Offered by Galerie Tarantino
The present painting depicts three moments in the life of St. Paul of Thebes (Egypt, about 230 - Thebaid, about 335), considered by the Christian tradition the first hermit. Paul, a young Egyptian from a rich family who converted to Christianity, was forced to leave his city during the persecution of the emperors Decius and Valerian because he was denounced by his family wishing to take possession of his fortune. He then found refuge in a cave in the mountains of the Thebaid desert where a palm tree was located. From the plant Paolo drew leaves that he woven to make his dress and dates with which he fed up to the age of 43, when a crow began to bring him a piece of bread every day to feed him. Shortly before his death he received a visit from Sant 'Antonio Abate, who took care of his burial in a pit dug by two lions. In the painting we see in the foreground the two saints who contemplate the assumption of Saint Paul in the presence of the Trinity. In the background, Sant’Antonio Abate buries San Paolo.
The author of the work is to be recognized in the Francesco Maffei in Vicenza, who here transfused all those characteristic features that make his paintings unmistakable. Maffei probably learned the art of painting probably in the Maganza workshop in his native Vicenza, a city where he also had the opportunity to compare himself with the works of the great Venetian masters that he could observe here: we remember Paolo Veronese, Jacopo Bassano and Jacopo Palma il Young. The Venetian stay of the late thirties (around 1638) was decisive for the complete maturation of the style of Maffei, who dedicated himself with renewed enthusiasm to the study and copy of the masters of the past. Tintoretto in particular, whose works were scarce in Vicenza, was an inexhaustible source of inspiration for monumental and highly articulated compositions, chiaroscuro contrasts, fatty matter alternated with light glazes. The style that the artist from Vicenza developed from this period resulted in quick brushstrokes with which he sketched the volumes, warm and lively colors, physiognomies tending towards the grotesque, bold foreshortenings and accentuated twists of the bodies of tintorettesca ancestry. These features can be found in the present painting which shows in the upper part of the painting an almost impalpable pictorial material made up of rapid brush strokes (especially with yellows, pinks, mother-of-pearl in a dreamlike atmosphere), luminous and soft colors that are very reminiscent of Paolo's Veronese, elongated and incurved characters.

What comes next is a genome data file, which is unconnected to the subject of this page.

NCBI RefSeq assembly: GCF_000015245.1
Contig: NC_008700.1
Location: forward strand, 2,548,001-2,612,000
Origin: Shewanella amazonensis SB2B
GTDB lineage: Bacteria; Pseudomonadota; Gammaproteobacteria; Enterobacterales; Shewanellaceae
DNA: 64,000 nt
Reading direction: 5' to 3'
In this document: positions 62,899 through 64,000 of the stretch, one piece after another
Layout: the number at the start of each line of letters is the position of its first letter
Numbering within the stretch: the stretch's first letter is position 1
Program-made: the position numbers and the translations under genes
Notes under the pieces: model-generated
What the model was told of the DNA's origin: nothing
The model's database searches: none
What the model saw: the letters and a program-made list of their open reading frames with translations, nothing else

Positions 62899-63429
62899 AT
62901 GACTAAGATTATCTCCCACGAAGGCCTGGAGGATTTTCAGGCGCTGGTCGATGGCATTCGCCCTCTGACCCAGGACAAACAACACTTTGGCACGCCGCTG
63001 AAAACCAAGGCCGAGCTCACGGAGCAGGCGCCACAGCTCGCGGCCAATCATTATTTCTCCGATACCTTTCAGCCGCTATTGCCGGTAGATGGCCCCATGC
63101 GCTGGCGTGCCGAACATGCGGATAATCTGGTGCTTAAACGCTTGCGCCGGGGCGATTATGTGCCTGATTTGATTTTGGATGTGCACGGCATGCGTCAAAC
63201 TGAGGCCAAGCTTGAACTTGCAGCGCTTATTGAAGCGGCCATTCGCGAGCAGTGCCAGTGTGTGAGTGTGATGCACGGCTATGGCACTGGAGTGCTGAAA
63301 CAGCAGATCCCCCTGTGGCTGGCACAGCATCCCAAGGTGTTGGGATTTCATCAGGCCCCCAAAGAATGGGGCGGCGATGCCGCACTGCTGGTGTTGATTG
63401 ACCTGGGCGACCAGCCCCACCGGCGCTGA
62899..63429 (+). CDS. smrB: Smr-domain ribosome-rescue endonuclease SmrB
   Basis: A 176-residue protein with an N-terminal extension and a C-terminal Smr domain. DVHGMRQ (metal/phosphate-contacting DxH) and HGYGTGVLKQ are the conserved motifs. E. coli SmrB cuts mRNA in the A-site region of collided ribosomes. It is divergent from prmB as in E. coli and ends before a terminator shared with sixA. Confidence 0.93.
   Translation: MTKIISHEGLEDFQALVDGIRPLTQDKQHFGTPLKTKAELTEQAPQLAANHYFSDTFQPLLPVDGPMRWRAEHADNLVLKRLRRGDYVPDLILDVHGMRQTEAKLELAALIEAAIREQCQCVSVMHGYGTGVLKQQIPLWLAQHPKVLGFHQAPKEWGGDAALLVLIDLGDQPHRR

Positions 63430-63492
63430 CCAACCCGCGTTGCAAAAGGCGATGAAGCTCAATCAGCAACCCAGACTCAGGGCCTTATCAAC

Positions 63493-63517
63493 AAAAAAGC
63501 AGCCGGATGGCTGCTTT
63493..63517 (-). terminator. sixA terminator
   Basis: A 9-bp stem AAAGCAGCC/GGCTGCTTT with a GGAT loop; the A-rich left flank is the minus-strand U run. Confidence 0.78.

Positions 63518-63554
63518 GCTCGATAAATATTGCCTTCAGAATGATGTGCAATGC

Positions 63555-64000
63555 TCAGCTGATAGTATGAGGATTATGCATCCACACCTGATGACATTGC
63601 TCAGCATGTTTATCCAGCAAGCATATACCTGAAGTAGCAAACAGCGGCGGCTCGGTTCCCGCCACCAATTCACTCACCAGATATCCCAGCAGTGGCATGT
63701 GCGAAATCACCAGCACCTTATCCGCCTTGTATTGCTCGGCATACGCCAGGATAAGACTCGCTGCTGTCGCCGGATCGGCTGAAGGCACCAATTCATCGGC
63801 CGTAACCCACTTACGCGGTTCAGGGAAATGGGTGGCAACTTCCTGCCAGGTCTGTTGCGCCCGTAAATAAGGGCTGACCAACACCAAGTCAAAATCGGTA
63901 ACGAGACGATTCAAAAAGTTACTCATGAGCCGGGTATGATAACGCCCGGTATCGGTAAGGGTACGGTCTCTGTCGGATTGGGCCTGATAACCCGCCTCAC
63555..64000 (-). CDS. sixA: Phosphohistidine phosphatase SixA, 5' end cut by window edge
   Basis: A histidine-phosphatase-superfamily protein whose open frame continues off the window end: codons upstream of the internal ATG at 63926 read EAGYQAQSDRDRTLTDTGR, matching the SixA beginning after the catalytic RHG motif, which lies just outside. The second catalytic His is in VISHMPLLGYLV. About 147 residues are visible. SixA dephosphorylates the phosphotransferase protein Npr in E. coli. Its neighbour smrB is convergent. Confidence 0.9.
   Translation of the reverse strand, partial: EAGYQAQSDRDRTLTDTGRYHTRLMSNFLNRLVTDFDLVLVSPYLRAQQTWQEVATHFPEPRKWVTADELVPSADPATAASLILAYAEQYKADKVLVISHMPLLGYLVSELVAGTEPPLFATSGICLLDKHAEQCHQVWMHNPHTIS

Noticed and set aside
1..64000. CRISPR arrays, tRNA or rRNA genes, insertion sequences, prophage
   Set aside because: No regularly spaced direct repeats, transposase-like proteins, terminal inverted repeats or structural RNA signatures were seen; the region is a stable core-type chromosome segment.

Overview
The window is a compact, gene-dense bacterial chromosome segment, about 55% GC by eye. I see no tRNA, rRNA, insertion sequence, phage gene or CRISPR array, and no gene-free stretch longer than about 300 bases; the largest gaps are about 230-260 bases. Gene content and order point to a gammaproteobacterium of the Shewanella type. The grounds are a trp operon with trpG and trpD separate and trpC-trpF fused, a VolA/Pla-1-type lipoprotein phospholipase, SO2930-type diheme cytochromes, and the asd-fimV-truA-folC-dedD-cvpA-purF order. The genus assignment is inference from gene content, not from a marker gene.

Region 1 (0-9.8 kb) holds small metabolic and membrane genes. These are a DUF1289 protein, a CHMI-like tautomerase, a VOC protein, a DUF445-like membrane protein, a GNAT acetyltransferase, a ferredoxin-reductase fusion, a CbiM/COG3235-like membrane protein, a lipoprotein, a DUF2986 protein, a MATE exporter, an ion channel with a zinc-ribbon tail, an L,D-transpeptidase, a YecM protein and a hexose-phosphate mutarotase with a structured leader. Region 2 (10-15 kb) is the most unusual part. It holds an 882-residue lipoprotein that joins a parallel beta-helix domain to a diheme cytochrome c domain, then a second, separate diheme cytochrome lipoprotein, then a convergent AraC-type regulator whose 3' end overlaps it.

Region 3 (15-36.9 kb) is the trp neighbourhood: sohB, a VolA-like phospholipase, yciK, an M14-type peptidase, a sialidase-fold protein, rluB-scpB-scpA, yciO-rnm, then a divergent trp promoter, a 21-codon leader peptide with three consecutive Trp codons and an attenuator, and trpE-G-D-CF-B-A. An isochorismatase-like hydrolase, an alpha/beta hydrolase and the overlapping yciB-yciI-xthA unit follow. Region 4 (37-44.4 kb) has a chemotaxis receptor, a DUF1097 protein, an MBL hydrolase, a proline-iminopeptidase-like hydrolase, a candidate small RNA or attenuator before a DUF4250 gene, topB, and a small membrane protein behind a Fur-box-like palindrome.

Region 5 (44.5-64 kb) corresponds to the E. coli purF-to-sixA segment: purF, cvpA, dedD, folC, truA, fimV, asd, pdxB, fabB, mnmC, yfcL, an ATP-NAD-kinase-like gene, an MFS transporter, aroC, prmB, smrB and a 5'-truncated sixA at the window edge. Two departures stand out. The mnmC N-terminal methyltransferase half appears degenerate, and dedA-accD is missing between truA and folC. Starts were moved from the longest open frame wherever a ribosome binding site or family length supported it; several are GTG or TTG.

More specifically, in Saints Antonio Abate and Paolo Eremita Maffei diversifies the various narrative moments through the use of differentiated stylistic figures, which give an account of his artistic reference points: Paolo Veronese and Tintoretto. The upper floor, which shows St. Paul of Thebes welcomed into the sky, sees light colors stretched in an imaginative and light manner in the Veronese area on a dazzling backdrop in the center and dark at the end where the newly sketched faces of the saints blend into the air and transmute in almost carnival expressions; in the foreground and in the background, which belong instead to the earthly world, the artist portrays the two saints in a more naturalistic way and with more fat and full-bodied colors. Sant’Antonio Abate's twist cannot but refer to the elongated and twisted figures typical of Tintoretto.
We do not know if the present work is to be considered a preparatory sketch or an autonomous work. It should date back to the mid / late 1740s, when other works were also fired, both private and public, with which it is possible to establish a fruitful comparison. Let's start with the Birth of St. John the Baptist in a private collection (oil on canvas, 74 × 101 cm) painted around the middle of the fifth decade of the seventeenth century.
Francesco Maffei, Birth of St. John the Baptist, Private Collection
The Birth of St. John the Baptist shows a descriptive dynamic similar to that of the present painting; the eye of the observer is led from the central area at the bottom, where the newborn Giovanni is admired by some handmaids, to the one at the top left where we see the elderly mother Elizabeth. The foreshortened pose of the latter, intent on observing something outside the pictorial space, is very reminiscent of that of St. Paul. On the right is the vision of Father Zacharias in the Temple of Jerusalem. Here, while he was carrying out his function, the archangel Gabriel announced the birth of a son. Since Zacharias did not believe him, Gabriel made him mute until his announcement came true. In the painting the angel puts his hands on Zaccaria's head in the act of taking the word from him. This scene, which is placed in the world of vision, is treated by Maffei in the same way that in Saints Antonio Abate and Paolo Eremita the assu